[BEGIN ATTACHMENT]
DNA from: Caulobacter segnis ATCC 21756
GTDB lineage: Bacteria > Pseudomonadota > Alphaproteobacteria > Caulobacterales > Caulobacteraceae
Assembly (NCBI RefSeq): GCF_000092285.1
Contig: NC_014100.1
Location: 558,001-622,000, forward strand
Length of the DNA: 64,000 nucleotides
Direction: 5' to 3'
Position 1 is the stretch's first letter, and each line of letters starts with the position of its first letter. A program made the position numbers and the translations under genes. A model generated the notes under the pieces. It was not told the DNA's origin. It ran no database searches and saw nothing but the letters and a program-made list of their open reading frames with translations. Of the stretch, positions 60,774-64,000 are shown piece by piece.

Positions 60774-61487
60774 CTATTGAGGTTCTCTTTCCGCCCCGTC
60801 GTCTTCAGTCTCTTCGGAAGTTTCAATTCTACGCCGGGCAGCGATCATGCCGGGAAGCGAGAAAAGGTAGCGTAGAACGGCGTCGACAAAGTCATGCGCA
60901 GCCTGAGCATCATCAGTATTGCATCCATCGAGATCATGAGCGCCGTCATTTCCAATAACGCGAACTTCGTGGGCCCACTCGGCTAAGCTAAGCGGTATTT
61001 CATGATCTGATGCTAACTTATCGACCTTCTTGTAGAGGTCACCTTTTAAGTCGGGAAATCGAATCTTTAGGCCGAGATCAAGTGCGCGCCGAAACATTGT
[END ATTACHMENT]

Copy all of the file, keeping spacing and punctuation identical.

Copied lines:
DNA from: Caulobacter segnis ATCC 21756
GTDB lineage: Bacteria > Pseudomonadota > Alphaproteobacteria > Caulobacterales > Caulobacteraceae
Assembly (NCBI RefSeq): GCF_000092285.1
Contig: NC_014100.1
Location: 558,001-622,000, forward strand
Length of the DNA: 64,000 nucleotides
Direction: 5' to 3'
Position 1 is the stretch's first letter, and each line of letters starts with the position of its first letter. A program made the position numbers and the translations under genes. A model generated the notes under the pieces. It was not told the DNA's origin. It ran no database searches and saw nothing but the letters and a program-made list of their open reading frames with translations. Of the stretch, positions 60,774-64,000 are shown piece by piece.

Positions 60774-61487
60774 CTATTGAGGTTCTCTTTCCGCCCCGTC
60801 GTCTTCAGTCTCTTCGGAAGTTTCAATTCTACGCCGGGCAGCGATCATGCCGGGAAGCGAGAAAAGGTAGCGTAGAACGGCGTCGACAAAGTCATGCGCA
60901 GCCTGAGCATCATCAGTATTGCATCCATCGAGATCATGAGCGCCGTCATTTCCAATAACGCGAACTTCGTGGGCCCACTCGGCTAAGCTAAGCGGTATTT
61001 CATGATCTGATGCTAACTTATCGACCTTCTTGTAGAGGTCACCTTTTAAGTCGGGAAATCGAATCTTTAGGCCGAGATCAAGTGCGCGCCGAAACATTGT